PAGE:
News outlets are currently littered with headlines spouting that it’s finally been proven: dogs officially love you more than cats. This is based on unpublished research conducted by neuroeconomist Dr. Paul Zak as part of a new series on BBC2, titled “Cats v Dogs,” which found that dogs produce more of the “love hormone” oxytocin after playing with owners compared with their feline counterparts.
The experiment involved 20 human-pet pairs: 10 dogs and 10 cats alongside their owners. Since the brain chemical oxytocin has been strongly implicated in bonding, and cats are generally more independent than dogs, Zak wanted to find out whether its levels differed in these animals after interactions with humans.
Zak therefore took saliva samples from all of the companions, both shortly before and after a playful stint with their owners, and measured oxytocin levels. While studies have already shown that both dogs and their owners release oxytocin while gazing into one another’s eyes, likely facilitating the formation of and strengthening close relationships, fewer studies have looked at cats.
On average, dogs were found to produce almost five times as much oxytocin than cats after frolicking with their human companions, with saliva levels rising by 57.2 percent and 12 percent from initial levels, respectively. In addition, only half of the cats actually demonstrated raised levels of oxytocin. While this doesn’t mean that “dogs love us five times more than cats do,” it does at least seem to make sense.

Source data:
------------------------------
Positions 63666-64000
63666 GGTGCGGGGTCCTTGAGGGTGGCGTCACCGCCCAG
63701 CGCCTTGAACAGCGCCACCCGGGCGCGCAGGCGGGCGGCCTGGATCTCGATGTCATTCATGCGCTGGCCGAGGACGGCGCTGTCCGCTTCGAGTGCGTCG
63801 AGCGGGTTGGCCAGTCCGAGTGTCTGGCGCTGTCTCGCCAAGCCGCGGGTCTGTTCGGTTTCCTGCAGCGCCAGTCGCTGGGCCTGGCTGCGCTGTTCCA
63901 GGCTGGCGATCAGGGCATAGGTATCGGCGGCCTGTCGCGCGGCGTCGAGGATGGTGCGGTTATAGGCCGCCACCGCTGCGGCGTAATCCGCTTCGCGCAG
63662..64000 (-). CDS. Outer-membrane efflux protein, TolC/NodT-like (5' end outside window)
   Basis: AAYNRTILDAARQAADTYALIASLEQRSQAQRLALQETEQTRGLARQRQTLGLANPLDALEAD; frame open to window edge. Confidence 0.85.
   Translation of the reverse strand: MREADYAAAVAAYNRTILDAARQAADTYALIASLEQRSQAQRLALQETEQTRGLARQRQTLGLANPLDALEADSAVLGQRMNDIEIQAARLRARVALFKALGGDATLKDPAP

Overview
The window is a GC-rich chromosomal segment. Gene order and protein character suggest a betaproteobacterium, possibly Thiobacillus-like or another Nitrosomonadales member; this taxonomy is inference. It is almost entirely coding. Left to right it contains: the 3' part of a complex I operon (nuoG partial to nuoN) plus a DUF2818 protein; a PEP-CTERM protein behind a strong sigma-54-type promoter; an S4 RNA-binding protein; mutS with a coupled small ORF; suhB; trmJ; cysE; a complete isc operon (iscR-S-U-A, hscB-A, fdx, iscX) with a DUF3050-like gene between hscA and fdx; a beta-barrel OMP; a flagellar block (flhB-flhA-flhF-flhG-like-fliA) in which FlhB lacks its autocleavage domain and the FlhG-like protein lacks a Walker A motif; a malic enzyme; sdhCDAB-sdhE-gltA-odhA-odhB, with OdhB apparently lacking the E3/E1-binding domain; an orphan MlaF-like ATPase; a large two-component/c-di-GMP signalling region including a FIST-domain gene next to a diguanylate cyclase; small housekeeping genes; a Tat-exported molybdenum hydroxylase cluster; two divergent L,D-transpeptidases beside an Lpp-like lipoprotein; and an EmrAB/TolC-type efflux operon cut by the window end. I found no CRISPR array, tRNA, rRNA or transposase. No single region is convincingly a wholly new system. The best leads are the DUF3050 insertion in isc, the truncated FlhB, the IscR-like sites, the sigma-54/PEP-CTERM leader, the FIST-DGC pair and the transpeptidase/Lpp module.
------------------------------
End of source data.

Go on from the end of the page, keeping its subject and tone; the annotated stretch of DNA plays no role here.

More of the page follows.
In general, cats are more solitary than dogs – wolves, from which dogs originate, are highly social animals that live and hunt in packs, whereas many cats go it alone. Oxytocin has been shown to facilitate social bonding in dogs, alongside others, and can boost dog bonding behavior towards humans and other dogs when administered externally. On the other hand, studies have suggested that cats don’t form secure attachments with their owners, while dogs depend on humans for safety.
However, there are obvious limitations with both the study and the conclusions. Namely, as Zak pointed out to the Huffington Post, the studies were conducted in a lab environment. Cats are known for being highly territorial and home-loving animals, so it’s possible that they were stressed out and thus not really up for a head scratch. Although, oxytocin has also been linked to stress regulation, at least in rodents, reducing physiological indicators of stress during unpleasant situations.
While this might be a sweet study that we needn’t take too seriously, it does raise an ongoing frustration in the field of science: over-simplification. Oxytocin has many nicknames – the cuddle chemical, happy hormone, love molecule, and yet these don’t nearly reflect the complexity of this substance. It’s suggested to be involved in an abundance of behaviors and physiological processes, from trust to lactation, so to reduce it down to one – love – isn’t overly scientific.